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Church Camp 2019 2. Ruth: A Loyal Love Story

Many have said that the Book of Ruth is the most beautiful short story ever written. It’s an account of anxiety, fear, love and commitment that inflames the imagination and soothes the soul. It begins with despair and ends with delight.

I want to give some background information that will help us understand what’s going on. While the Book of Ruth is a scintillating story of love and loyalty, we’re separated by thousands of miles and thousands of years from its setting. We’ll conclude with some ways to apply these loyal love lessons to our own lives.

Background Information

1. Timing. The events take place during the time when the judges ruled in Israel. This was a period in which God’s people cycled from disobedience to defeat to deliverance on a number different occasions. Because everyone did what was right in his or her own eyes, sin was rampant and God’s people had hardened hearts.

2. Setting. Because there was a bad famine in Bethlehem, a man took his wife and 2 sons to live in the country of Moab. The famine was a consequence of the deliberate disobedience of God’s people.

3. Moab. Moab was a land of rich soil and adequate rainfall so this man traveled to a place where his crops wouldn’t fail. This family would have journeyed north to Jerusalem and then crossed the Jordan River by Jericho. Depending on where they settled, the trip would have been about 160kms and would have taken about a week.

It’s important to know that Moab was an enemy of Israel. The Moabites were the descendants of a man named Moab who was the son of an incestuous relationship between Lot and one of his daughters. This man is trying to flee the judgment of God on Israel and is disobeying doubly by going to live among the Moabites.

4. Characters. The Israelite man’s name was Elimelech and his wife’s name was Naomi. Their 2 sons were Mahlon and Kilion. These two sons married Moabite women, one who was named Orpah, and the other Ruth.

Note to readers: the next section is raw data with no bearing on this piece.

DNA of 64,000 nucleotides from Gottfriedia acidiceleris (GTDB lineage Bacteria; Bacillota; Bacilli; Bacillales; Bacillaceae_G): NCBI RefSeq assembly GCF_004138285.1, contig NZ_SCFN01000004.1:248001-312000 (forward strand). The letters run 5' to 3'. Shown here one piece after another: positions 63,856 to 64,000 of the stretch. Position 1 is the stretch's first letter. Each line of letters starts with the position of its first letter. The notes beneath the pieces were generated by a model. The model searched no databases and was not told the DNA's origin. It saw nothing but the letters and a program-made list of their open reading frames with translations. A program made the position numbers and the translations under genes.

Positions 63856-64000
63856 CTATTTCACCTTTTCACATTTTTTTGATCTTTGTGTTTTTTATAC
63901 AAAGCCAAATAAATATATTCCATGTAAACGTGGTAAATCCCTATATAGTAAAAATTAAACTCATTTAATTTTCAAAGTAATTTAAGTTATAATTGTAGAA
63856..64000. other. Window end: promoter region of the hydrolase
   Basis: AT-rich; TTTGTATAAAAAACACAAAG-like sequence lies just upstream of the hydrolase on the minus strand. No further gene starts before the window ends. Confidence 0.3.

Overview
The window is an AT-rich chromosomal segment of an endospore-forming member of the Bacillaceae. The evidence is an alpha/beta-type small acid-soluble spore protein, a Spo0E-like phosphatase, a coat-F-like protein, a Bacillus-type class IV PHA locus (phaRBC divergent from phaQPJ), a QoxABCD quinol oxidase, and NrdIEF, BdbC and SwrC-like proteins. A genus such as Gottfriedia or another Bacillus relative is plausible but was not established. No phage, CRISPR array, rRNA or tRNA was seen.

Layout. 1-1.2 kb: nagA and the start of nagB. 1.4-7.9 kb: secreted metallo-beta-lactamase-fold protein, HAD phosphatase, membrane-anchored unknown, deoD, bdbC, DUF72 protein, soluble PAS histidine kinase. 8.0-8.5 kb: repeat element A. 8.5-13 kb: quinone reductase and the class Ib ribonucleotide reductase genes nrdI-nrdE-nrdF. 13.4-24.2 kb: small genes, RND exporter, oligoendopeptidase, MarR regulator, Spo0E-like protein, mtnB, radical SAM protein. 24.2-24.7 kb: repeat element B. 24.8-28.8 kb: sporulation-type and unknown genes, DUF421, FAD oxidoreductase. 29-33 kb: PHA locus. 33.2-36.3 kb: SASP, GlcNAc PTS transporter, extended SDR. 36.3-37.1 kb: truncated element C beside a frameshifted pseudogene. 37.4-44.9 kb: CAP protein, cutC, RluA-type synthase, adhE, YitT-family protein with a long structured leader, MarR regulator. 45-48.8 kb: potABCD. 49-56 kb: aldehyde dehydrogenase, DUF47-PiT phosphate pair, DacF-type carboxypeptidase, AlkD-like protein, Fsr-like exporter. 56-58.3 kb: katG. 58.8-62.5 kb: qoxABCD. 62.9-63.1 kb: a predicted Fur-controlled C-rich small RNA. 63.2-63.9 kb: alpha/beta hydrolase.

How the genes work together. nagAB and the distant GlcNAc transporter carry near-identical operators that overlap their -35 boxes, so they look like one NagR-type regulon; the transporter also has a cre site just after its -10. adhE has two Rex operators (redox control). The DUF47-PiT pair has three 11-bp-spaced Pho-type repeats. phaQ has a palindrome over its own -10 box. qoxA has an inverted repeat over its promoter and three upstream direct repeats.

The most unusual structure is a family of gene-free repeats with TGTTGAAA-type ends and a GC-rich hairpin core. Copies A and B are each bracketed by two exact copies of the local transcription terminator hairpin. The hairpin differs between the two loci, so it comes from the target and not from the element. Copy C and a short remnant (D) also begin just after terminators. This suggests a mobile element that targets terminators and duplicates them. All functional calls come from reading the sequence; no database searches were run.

When we come to chapter 2, we’re introduced to a man named Boaz, who was a relative of Elimelech. However, the main character in this narrative is God, with His name used 23 times in 85 verses!

5. Situation. During their stay in Moab, Naomi’s husband died and then about 10 years later, both Mahlon and Kilion also die. Naomi, Orpah and Ruth are now widows. Widows in the ancient world had no social status and no economic means to survive. This would especially be true for Naomi, since she was an Israelite living in a foreign country.

6. Gleaning. God has always made provision for the poor and destitute. Leviticus 19: 9, 10 “When you reap the harvest of your land, you shall not reap your field right up to its edge, neither shall you gather the gleanings after your harvest…You shall leave them for the poor and for the sojourner: I am the LORD your God.” This helps explain what Ruth was doing and it also reveals a little about the character of Boaz as a man who followed the Law and cared for the poor.

7. Kinsman Redeemer. If a man died and left a widow and no sons, his nearest relative would be given the opportunity to buy his land and marry his widow so that she could have sons to carry on the deceased’s name. This relative would be obligated, at his own expense, to buy the property and give it back to the relative who had sold it. If the nearest relative refused, then the next closest kin would take on the role of the redeemer. There was a catch, however. The kinsman-redeemer couldn’t make the decision to redeem on his own. He had to be asked by the widow to be her redeemer.